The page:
On Distributism

“THERE is such a thing as what we should call ideal Distributism; though we should not, in this vale of tears, expect Distributism to be ideal. . . . .

“We do not offer perfection; what we do offer is proportion. We wish to correct the proportions of the modern state; but proportion is between varied things; and proportion is hardly ever a pattern. It is as if we were drawing the picture of a living man and they thought we were drawing a diagram of wheels and rods for the construction of a Robot. We do not propose that in a healthy society all land should be held in the same way; or that all property should be owned on the same conditions; or that all citizens should have the same relation to the city. It is our whole point that the central power needs lesser powers to balance and check it, and that these must be of many kinds: some individual, some communal, some official and so on. Some of them will probably abuse their privilege; but we prefer the risk to that of the Sate or of the Trust, which abuses its omnipotence.”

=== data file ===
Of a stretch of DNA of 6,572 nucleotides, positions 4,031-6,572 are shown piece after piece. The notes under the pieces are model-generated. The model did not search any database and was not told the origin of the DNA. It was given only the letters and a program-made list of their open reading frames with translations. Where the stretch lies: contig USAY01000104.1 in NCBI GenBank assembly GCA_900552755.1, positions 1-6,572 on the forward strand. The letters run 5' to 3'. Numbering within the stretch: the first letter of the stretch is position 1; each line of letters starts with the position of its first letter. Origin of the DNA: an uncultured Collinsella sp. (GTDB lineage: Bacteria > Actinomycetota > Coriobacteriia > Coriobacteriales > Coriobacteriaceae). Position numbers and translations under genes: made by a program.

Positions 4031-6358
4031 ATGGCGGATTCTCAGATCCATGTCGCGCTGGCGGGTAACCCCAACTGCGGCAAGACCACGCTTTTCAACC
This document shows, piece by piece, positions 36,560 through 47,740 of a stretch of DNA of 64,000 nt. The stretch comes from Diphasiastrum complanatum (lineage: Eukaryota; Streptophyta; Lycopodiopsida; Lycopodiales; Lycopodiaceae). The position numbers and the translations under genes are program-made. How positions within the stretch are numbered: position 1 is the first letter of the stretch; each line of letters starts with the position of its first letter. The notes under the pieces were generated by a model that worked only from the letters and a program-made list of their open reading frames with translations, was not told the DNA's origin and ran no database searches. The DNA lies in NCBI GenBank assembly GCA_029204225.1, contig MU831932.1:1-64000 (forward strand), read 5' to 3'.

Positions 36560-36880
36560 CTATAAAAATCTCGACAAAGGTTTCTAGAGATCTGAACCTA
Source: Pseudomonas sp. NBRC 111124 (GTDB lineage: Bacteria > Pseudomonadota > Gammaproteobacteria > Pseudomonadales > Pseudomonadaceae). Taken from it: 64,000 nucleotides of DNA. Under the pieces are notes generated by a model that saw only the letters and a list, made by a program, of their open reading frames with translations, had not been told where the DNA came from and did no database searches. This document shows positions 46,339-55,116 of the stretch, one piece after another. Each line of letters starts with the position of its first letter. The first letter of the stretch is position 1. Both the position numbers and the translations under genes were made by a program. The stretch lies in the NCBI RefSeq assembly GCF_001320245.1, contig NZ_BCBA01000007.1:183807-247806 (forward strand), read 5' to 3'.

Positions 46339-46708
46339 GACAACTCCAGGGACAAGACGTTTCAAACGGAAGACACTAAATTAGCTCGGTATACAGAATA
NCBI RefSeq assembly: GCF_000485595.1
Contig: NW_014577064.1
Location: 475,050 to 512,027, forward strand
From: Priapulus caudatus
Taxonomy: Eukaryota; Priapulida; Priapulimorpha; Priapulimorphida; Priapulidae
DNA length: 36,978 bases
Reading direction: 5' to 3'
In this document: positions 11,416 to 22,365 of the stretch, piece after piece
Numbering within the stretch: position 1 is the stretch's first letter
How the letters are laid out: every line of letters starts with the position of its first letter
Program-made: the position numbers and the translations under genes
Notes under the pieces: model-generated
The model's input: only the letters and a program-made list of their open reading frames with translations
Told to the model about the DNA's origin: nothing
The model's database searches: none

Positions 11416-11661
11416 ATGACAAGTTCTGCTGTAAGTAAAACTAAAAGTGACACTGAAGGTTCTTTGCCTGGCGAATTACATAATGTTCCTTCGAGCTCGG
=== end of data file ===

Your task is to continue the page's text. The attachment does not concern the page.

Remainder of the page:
~G.K. Chesterton: The Outline of Sanity, Pt. I, Ch. 4.—On a Sense of Proportion.